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Our next foe: paranoia. (Roamin Column).

I don't know about your city, but I have seen media reports across the nation warning the U.S. consumer against everything from water poisoning to tainted hot dogs. It's time we pulled back and realized the American food supply is safer now that it has ever been and I doubt that terrorists are going to target our popcorn supply as the medium for their next assault. Let's be real. The food industry has always been responsible for food safety and, with the exception of some shortcomings, has made steady progress.

As far as our nation as a whole is concerned, it is important to note the steps the government has already taken to ensure our protection In October, the USDA and Agriculture Secretary Ann Veneman announced a boost in personnel at U.S. "ports of entry, food inspection facilities, and research labs and buildings," all of which maintain a heightened state of alert. At the ports of entry, government personnel are conducting intensified product and cargo inspections of travelers and baggage. I have seen this one first hand at O'Hare customs, where the inspection lines look like lines for the Elvis reincarnation tour.

Food safety inspectors have received additional guidance to be alert to any irregularity at food processing facilities. So, if asked, open your doors, these folks are here to help.

Secretary Veneman also announced that President Bush proposed allocation of $46.2 million to USDA as part of a $20 billion submission to Congress for emergency funding to "strengthen essential programs and services related to biosecurity issues."

"The President's proposed emergency funding for USDA will help advance the next phase of our emergency preparedness activities and will help meet our critical infrastructure needs," said Veneman.

According to USDA reports, the President's proposed allocation may benefit areas such as $17.2 million for enhanced security at USDA facilities, and $8.9 million for response mechanisms to potential food supply threats, improve data collection and dissemination, and other biosecurity activities.

I'd say the efforts are well under way to safeguard the American food supply despite media efforts to make people pick through burritos. The Press Room at the WWFE hosted a seminar on food safety and some journalists' questions made me want to toss my lunch (or was it the mayo that sat out for a couple of hours?). Journalists were trying to pin down an expert panel on ways to keep anthrax out of our foods. We pens really can be fear mongers.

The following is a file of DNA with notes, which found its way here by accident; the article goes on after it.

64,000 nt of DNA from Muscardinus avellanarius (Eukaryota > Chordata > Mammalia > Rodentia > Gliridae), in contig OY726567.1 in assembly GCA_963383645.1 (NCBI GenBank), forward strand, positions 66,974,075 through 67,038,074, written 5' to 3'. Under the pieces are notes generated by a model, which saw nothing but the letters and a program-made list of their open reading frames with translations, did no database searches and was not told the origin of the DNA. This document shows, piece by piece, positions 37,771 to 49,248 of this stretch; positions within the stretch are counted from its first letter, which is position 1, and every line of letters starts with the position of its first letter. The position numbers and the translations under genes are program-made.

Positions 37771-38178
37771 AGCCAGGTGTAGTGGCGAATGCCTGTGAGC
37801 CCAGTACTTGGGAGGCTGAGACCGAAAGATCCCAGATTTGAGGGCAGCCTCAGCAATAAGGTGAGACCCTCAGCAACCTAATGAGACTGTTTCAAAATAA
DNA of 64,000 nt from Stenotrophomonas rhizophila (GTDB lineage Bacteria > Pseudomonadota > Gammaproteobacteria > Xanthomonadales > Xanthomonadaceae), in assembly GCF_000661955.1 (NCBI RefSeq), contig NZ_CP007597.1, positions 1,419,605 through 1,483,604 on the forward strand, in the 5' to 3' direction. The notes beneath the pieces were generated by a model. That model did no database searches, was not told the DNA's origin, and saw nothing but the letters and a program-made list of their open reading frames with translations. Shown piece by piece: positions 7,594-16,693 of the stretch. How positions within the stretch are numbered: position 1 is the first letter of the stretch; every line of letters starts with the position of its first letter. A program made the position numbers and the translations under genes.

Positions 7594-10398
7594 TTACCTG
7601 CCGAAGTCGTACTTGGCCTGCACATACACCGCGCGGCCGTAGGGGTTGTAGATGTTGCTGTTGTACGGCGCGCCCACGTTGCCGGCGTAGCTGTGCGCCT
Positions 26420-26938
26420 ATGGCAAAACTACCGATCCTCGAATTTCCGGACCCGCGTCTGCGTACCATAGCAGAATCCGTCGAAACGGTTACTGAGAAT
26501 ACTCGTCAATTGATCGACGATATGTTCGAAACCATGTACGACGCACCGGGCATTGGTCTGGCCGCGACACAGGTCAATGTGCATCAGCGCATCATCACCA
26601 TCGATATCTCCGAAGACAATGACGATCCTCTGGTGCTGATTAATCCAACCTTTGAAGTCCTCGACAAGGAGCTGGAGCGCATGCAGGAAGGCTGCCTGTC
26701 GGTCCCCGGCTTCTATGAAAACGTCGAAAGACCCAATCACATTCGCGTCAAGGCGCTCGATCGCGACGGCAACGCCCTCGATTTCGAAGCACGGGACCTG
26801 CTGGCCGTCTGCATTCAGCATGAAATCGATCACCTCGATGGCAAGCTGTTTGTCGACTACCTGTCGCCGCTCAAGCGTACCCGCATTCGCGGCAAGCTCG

What we really have to watch out for are those people on American soil whom, for ignorance, nonfeasance or malfeasance choose to ignore food safety. Take for example Leslie Herman, president of HRM Provision Co., Boynton Beach, Pla., who pleaded guilty in federal court for violating the Poultry Products Inspection Act, The court ordered the firm to pay a $5,000 fine. The firm also agreed to make a voluntary contribution of $10,000 to the Daily Bread Food Bank, Inc.

Before we toss our cookies out of fear, let's ensure our own backyard is in order and continue to do what we can to protect the consumer.

Now, a program note:

Beginning in January, FOOD PROCESSING will do away with an old friend: circle numbers. Legend has it that Putman invented this mechanism to measure readers' interest. But that was decades ago, and with the technological advances in the world, we feel that listing Web sites or 1-800 numbers will offer you immediate information. As always, feel free to tell us what you think.

Steven Ennen, Editor

Tel: 630/467-1300, ext. 346

Fax: 630/467-1179

E-mail:sennen@putman.net
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Title Annotation:safety of food supply
Publication:Food Processing
Article Type:Brief Article
Geographic Code:1USA
Date:Dec 1, 2001
Words:605
Previous Article:Product mixing. (Material Handling).
Next Article:What's on the front burner in America's kitchens?. (newsbites).
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